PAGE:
Thank you to the Somerset Runner's Group, the Endomondo community, the BURN community, my burpee challenge group, Running Resolution Group, Christine Eremita, Victoria Arvizu, Ange Yeaple, and Powerhouse Gym-Hillsborough. These groups and individuals issued me some kind of challenge that forced me to push beyond my limits.  I am stronger because of you. Thank you so much. Thank you to my friends/FB stalkers. I had no idea I had so many followers for the marathon. I went read everyone's messages and posts on my page that day. It's amazing to see how many sleuths there are tracking my progress and calculating pace time to determine where I would have been. I am impressed and thankful that you all care so much.

Thank you to the MTF Running Team, Tom Heidenberger and Les Sweeny. I wish we had more time together, but it was nice to get to know you even a little bit, as well as your family. We shared in quite the adventure together, one that will never be forgotten. In addition, thank you to our honorary member, Ryan Hoyme for being there with us and documenting the experience (the good and frightening). I hate the camera, but you made it easier.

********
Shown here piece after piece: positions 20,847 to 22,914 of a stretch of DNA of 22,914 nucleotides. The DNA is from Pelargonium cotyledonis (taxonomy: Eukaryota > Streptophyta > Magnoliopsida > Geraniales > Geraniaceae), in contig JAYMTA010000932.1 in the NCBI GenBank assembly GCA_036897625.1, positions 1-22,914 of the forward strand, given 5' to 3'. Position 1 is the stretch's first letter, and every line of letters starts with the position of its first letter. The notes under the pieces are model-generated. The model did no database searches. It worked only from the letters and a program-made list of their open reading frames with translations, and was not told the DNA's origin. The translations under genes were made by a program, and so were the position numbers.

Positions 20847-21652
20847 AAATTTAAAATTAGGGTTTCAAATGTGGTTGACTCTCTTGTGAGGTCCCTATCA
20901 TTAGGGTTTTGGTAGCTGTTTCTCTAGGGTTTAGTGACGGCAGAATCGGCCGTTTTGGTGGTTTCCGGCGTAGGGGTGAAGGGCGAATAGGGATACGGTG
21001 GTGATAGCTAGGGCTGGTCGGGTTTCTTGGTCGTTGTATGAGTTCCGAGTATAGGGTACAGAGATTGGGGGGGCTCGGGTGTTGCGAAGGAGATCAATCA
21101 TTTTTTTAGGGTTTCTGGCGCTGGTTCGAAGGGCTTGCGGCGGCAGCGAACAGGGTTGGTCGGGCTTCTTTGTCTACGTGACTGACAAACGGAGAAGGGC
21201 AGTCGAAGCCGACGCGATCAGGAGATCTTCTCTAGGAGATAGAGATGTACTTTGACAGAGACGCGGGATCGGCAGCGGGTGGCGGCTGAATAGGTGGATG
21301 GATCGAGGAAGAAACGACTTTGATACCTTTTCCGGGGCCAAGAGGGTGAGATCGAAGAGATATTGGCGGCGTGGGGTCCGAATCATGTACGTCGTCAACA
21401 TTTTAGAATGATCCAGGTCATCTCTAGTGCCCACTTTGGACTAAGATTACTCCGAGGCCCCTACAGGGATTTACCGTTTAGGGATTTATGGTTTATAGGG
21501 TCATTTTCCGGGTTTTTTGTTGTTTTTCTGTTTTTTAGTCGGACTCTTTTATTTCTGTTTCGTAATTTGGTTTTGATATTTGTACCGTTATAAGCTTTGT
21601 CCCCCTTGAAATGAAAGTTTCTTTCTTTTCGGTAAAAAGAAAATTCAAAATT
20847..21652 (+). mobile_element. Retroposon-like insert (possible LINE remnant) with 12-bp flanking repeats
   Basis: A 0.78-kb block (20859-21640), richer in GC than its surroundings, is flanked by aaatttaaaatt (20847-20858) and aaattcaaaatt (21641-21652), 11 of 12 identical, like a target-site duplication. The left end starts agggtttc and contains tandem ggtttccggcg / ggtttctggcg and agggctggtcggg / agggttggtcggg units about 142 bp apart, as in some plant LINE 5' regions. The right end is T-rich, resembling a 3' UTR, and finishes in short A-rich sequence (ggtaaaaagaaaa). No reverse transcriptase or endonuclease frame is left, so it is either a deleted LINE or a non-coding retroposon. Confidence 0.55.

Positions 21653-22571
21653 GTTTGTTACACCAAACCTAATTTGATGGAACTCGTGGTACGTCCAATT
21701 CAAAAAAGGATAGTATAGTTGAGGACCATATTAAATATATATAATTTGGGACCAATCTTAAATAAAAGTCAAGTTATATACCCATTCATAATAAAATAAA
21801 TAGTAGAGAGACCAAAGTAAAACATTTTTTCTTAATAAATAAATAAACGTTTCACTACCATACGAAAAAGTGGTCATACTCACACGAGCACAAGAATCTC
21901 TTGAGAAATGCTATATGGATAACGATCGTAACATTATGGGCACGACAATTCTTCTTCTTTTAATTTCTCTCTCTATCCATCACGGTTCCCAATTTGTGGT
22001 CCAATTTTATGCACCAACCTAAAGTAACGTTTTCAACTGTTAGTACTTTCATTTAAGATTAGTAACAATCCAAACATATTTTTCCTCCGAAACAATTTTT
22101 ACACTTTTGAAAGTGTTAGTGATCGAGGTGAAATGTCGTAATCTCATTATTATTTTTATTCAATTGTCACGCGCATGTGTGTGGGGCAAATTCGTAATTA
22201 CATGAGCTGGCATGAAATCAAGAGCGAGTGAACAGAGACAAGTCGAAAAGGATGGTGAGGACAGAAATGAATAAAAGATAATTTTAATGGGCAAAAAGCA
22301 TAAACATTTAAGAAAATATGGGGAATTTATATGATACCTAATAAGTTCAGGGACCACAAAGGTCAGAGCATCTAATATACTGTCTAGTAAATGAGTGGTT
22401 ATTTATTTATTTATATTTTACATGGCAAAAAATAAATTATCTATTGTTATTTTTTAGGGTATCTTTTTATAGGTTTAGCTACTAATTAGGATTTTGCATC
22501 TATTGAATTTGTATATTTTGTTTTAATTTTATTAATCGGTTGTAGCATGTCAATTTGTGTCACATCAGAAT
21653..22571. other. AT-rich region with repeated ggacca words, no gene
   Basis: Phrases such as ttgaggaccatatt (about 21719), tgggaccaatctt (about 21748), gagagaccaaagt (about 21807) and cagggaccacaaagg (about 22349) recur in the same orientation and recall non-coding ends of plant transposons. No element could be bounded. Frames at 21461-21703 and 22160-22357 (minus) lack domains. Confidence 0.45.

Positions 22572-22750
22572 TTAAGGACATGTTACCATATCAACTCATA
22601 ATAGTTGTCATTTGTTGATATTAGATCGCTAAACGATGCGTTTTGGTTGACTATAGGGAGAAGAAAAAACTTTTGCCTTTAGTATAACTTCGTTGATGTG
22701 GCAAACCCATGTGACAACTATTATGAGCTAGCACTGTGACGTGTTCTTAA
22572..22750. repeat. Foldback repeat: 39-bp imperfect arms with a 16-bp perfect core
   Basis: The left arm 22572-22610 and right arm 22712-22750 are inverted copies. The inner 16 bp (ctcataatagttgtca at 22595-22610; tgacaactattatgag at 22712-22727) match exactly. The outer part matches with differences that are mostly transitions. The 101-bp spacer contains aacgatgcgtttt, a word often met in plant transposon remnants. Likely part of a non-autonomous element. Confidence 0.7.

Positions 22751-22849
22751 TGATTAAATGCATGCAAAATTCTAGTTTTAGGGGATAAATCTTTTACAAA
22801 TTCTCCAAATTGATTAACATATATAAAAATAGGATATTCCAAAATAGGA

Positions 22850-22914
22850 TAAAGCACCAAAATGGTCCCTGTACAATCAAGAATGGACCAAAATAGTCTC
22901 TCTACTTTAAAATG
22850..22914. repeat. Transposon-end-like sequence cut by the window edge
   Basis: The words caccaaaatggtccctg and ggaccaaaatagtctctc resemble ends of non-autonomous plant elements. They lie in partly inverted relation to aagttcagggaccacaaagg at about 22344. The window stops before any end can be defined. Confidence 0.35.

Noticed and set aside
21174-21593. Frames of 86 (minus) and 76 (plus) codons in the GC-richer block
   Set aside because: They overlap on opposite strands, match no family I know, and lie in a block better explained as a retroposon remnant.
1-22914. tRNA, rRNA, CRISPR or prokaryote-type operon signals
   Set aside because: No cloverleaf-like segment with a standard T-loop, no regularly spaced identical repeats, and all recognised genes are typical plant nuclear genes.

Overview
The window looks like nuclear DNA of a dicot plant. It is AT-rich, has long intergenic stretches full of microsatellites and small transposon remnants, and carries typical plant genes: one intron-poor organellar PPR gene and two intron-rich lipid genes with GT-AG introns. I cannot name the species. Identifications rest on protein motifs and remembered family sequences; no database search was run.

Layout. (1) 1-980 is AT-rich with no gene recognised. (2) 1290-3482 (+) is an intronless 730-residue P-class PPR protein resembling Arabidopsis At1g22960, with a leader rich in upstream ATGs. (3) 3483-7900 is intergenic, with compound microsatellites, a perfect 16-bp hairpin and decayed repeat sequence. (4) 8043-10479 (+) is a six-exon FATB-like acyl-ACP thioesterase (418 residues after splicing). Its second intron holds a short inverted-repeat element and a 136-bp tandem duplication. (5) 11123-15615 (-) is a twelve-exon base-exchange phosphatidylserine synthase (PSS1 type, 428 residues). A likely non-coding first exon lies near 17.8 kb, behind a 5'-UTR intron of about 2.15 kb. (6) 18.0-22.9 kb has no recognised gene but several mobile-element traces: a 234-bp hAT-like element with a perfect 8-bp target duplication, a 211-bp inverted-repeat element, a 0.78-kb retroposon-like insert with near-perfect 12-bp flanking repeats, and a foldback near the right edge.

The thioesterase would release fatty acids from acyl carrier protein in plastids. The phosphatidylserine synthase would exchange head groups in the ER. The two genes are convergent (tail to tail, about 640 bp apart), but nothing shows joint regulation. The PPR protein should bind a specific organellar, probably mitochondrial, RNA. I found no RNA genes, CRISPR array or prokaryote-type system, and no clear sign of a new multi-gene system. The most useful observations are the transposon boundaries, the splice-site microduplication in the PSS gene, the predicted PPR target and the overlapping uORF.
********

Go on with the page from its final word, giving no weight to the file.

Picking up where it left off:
Thank you to the Boston Athletic Association and John Hancock for providing the MTF these three bibs. This is an exciting event and we are thrilled to be a part of it. Thank you to the people of Massachusetts and the spectators for your sportsmanship and compassion.

I am sure I left many people out, and I am so sorry. It is not done intentionally. I have had so much help with this journey and met so many wonderful people. Thank you all for being a part of my life and helping me to reach my goals. I feel so blessed to have these gifts.

Some people have asked if I will continue to blog. I haven't decided yet. Some days I think yes, and others I am not sure. Next up is the Marine Corps Marathon in October with the worlds best REAL superheros. I can't believe I am hooked on marathons. I blame the Massage Therapy Foundation people for this new addiction. LOL. (Yes, I just LOL'd in a blog.) My piece of advice: Do what makes you happy. Find something you are passionate about, and use it to inspire others. The rewards are worth it.

Tuesday, April 23, 2013

Chasing Unicorns